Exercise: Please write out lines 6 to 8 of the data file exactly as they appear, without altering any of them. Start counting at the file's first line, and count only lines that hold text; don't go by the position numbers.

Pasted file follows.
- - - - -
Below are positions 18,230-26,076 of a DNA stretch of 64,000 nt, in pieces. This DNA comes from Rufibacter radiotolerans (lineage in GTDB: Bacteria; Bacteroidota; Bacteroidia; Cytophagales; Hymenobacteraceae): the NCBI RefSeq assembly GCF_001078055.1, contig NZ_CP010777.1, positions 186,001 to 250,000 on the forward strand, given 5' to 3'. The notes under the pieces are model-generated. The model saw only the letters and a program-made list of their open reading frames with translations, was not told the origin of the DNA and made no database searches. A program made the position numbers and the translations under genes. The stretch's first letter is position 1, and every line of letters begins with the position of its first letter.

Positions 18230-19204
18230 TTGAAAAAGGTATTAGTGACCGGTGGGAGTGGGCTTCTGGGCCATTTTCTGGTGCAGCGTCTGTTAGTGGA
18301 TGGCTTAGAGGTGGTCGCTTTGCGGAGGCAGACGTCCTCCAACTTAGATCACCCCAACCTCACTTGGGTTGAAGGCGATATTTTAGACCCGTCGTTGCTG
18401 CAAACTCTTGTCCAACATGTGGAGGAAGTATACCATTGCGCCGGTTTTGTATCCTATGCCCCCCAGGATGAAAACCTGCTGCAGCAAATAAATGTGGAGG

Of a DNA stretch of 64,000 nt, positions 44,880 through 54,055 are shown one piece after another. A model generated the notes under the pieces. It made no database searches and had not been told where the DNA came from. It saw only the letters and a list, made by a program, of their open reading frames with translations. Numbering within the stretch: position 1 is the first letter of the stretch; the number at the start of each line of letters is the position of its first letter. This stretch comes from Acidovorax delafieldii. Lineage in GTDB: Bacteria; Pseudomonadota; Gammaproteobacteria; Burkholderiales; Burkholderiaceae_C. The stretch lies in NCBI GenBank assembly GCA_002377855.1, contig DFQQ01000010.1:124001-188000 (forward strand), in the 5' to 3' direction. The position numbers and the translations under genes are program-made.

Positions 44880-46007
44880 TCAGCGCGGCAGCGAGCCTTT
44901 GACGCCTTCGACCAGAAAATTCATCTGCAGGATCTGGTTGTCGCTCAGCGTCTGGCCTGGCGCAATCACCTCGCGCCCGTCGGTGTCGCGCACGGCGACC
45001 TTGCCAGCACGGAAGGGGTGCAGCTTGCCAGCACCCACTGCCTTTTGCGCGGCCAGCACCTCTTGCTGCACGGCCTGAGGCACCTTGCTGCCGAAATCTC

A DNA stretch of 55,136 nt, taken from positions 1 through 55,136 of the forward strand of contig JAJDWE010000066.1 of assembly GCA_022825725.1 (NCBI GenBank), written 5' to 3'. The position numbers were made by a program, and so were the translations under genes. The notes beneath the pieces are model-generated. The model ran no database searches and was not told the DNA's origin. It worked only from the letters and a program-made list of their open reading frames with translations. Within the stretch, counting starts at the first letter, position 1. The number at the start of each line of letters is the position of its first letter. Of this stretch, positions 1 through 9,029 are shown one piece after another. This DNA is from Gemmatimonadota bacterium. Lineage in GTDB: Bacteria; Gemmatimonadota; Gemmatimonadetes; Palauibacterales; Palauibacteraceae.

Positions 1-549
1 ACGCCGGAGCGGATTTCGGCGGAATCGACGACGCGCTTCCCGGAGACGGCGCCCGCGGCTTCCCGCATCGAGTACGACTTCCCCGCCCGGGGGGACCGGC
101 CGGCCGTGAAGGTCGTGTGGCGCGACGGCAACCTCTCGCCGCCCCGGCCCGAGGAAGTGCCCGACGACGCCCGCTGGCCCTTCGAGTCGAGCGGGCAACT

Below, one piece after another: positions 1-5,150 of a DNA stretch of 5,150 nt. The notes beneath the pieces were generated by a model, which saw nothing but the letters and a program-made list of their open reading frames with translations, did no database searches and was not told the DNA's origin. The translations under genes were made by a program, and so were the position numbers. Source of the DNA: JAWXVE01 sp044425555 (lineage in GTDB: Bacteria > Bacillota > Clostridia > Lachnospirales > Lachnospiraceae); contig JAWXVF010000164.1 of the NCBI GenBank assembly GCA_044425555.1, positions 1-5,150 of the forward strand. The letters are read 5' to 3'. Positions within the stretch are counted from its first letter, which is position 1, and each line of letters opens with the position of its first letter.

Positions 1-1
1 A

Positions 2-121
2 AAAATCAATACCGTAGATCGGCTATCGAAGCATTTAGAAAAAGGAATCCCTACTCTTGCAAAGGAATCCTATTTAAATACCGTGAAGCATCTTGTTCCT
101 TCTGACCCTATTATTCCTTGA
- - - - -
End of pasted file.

Of a DNA stretch of 64,000 nt, positions 44,880 through 54,055 are shown one piece after another. A model generated the notes under the pieces. It made no database searches and had not been told where the DNA came from. It saw only the letters and a list, made by a program, of their open reading frames with translations. Numbering within the stretch: position 1 is the first letter of the stretch; the number at the start of each line of letters is the position of its first letter. This stretch comes from Acidovorax delafieldii. Lineage in GTDB: Bacteria; Pseudomonadota; Gammaproteobacteria; Burkholderiales; Burkholderiaceae_C. The stretch lies in NCBI GenBank assembly GCA_002377855.1, contig DFQQ01000010.1:124001-188000 (forward strand), in the 5' to 3' direction. The position numbers and the translations under genes are program-made.

Positions 44880-46007
44880 TCAGCGCGGCAGCGAGCCTTT